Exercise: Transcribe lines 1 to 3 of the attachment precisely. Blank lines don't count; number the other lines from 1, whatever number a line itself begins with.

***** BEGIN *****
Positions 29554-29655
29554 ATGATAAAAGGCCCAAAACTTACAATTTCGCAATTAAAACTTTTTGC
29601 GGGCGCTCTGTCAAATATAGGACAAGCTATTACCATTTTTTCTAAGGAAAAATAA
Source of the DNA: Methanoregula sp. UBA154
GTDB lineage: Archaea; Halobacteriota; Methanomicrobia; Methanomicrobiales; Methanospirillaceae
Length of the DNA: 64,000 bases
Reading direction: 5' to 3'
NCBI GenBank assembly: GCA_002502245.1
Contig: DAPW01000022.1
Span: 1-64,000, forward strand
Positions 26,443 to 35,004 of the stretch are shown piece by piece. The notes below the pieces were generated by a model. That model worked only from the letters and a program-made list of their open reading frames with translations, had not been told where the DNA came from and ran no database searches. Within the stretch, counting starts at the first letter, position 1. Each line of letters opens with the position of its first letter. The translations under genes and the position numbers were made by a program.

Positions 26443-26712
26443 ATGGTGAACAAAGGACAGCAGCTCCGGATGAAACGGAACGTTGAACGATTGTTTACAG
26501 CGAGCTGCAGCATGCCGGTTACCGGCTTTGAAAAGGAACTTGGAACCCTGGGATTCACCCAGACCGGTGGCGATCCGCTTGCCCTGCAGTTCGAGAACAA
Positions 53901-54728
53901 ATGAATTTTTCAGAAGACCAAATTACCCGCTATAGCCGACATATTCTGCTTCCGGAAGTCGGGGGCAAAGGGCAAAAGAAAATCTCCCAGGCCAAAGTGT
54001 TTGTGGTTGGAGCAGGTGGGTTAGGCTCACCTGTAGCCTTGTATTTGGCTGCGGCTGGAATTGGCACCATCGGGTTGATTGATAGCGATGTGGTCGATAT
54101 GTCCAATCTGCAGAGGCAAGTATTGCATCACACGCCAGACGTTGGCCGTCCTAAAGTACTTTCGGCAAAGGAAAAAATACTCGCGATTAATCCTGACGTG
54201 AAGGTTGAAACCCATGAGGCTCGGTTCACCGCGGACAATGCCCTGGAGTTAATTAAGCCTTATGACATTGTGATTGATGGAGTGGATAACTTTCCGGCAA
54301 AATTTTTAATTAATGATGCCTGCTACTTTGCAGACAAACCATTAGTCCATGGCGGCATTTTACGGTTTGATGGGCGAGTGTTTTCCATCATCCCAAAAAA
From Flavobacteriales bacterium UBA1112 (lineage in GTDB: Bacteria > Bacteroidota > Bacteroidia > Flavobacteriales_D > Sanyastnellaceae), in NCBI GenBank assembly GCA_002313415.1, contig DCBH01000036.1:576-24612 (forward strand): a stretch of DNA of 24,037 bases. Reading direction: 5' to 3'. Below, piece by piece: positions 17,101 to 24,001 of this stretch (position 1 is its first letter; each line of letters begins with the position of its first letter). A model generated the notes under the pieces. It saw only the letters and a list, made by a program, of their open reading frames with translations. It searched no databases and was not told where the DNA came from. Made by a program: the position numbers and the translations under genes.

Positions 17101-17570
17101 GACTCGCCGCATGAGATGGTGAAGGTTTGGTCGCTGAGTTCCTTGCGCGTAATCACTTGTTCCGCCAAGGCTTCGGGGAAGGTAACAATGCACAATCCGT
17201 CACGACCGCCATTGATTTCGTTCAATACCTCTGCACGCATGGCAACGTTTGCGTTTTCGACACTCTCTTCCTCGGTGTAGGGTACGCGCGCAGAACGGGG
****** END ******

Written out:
Positions 29554-29655
29554 ATGATAAAAGGCCCAAAACTTACAATTTCGCAATTAAAACTTTTTGC
29601 GGGCGCTCTGTCAAATATAGGACAAGCTATTACCATTTTTTCTAAGGAAAAATAA